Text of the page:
VILLAGE OF EAST SYRACUSE – As addressed in a notice posted on the home page of the village website, East Syracuse recently witnessed an uptick in vehicle and property burglaries.
Though similar spikes have come about in previous years around this time according to Mayor Robert Tackman, he said a string of five separate larcenies over the span of a single night late this past June sparked attention online and prompted a number of public comments.
In four of the five occurrences, which all transpired within a couple of blocks, cars were broken into and belongings inside them were stolen. The fifth case involved the snatching of a set of keys from an unlocked home and the subsequent theft of one of the cars in its driveway.
“We call them crimes of opportunity,” Town of DeWitt Police Lt. Jerry Pace said. “It’s not a calculated thing, even though it is a more serious crime when you’re stealing an actual car rather than just the earbuds in the passenger seat.”
Tackman said the perpetrators behind such crimes tend to hop from neighborhood to neighborhood, hitting one or a few properties on a given street before fleeing the scene.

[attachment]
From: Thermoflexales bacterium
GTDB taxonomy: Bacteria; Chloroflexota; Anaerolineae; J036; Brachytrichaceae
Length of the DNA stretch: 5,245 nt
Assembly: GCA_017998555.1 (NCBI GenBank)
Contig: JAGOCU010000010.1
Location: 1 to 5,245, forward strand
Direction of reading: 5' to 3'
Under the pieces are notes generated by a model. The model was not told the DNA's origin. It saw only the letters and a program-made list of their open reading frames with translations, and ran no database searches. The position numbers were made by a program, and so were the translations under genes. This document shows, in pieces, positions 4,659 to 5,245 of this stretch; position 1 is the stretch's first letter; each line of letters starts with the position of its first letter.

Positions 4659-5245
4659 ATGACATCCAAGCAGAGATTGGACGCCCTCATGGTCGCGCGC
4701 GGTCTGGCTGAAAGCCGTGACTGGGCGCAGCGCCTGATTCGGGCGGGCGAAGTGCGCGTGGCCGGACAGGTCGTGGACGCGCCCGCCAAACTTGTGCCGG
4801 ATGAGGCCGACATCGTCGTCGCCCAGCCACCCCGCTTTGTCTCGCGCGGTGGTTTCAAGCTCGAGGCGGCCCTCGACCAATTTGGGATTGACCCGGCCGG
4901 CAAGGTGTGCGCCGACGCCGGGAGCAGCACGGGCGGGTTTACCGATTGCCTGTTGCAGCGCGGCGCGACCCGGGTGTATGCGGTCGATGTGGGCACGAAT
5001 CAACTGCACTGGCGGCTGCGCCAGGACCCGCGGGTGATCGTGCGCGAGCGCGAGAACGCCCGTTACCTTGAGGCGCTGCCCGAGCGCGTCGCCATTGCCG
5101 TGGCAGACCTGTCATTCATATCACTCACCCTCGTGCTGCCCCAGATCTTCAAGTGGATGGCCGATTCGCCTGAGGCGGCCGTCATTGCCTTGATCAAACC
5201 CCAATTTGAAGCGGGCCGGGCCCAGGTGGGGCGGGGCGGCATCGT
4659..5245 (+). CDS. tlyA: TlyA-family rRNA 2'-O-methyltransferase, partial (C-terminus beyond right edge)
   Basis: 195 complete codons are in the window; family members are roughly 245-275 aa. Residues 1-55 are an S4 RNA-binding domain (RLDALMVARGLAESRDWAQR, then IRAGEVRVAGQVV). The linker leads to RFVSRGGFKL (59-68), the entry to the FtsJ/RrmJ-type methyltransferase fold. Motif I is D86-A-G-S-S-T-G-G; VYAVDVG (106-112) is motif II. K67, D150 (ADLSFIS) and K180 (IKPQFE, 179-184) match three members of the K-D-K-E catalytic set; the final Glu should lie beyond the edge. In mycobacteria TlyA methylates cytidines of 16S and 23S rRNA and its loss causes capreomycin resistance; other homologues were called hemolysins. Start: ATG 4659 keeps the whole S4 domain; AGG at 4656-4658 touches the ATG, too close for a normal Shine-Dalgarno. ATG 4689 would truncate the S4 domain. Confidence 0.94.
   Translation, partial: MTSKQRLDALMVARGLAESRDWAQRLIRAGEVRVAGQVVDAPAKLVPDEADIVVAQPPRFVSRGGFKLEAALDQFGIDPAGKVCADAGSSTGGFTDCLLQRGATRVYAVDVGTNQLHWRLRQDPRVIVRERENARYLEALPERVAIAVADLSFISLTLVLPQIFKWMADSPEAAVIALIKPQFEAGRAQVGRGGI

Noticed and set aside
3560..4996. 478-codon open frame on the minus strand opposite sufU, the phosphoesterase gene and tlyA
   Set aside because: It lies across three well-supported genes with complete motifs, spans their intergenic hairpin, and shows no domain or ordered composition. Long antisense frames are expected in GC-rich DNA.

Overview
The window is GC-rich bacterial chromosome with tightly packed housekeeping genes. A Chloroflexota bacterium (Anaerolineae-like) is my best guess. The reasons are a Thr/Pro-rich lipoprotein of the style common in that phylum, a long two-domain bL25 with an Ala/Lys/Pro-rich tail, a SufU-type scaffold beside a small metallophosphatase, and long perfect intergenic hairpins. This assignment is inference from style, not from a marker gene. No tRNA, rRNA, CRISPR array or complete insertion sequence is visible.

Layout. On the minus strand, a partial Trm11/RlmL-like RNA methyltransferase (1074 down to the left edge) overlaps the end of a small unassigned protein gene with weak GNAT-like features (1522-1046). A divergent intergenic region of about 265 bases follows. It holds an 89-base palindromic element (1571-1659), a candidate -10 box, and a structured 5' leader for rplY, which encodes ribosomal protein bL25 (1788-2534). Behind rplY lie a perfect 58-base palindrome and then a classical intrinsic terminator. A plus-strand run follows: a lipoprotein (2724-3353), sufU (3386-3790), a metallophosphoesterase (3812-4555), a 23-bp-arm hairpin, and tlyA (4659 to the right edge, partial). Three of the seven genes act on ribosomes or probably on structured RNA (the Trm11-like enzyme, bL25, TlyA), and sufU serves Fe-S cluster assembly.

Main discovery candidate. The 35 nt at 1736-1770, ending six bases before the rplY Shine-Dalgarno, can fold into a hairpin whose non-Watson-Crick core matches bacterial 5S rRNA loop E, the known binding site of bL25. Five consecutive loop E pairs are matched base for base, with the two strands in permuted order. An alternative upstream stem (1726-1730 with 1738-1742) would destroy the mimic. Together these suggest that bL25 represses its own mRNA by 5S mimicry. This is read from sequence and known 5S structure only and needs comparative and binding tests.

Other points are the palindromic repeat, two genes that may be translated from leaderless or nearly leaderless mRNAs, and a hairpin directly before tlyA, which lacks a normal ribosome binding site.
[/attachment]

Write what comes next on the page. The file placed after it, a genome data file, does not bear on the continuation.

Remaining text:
Pace said the ensuing investigations have not confirmed yet whether those larcenies were isolated or part of a spree carried out by a group of connected people.
Based on his experience, the lieutenant said that offenders involved in such disturbances so early in the summer have often been juveniles ranging in age from 12 to 18.
He posits that troublemakers of this sort show routine disrespect for their neighbors and lack proper supervision, while the warmer weather and conclusion of school until September gives way to them being out and about looking for something to do in the first place.
On July 10, the East Syracuse neighborhood watch held a morning forum in Ellis Field Park about the night of five larcenies and the ongoing thefts that have occurred lately not only in the village but in other parts of the town and Onondaga County.
The mayor said the village is working with its legal team and the DeWitt Police Department to find both immediate and long-term solutions to the issue.
These potential solutions include outreach programs headed by the parks department and police that would, through fun activities, cultivate friendly interaction between officers and local teenagers or young adults.
The DeWitt Police Department is also looking to add bicycle patrols to its operation for accessibility and tactical purposes.
Pace encourages residents to always lock their doors and first-floor windows at night, since burglars are looking for easy access.
He said other preventative methods include keeping outside lights on and leaving valuable items out of plain view if left in unattended vehicles.
Tackman said that 911 should be called right away if any suspicious activity is spotted, no matter the time of day.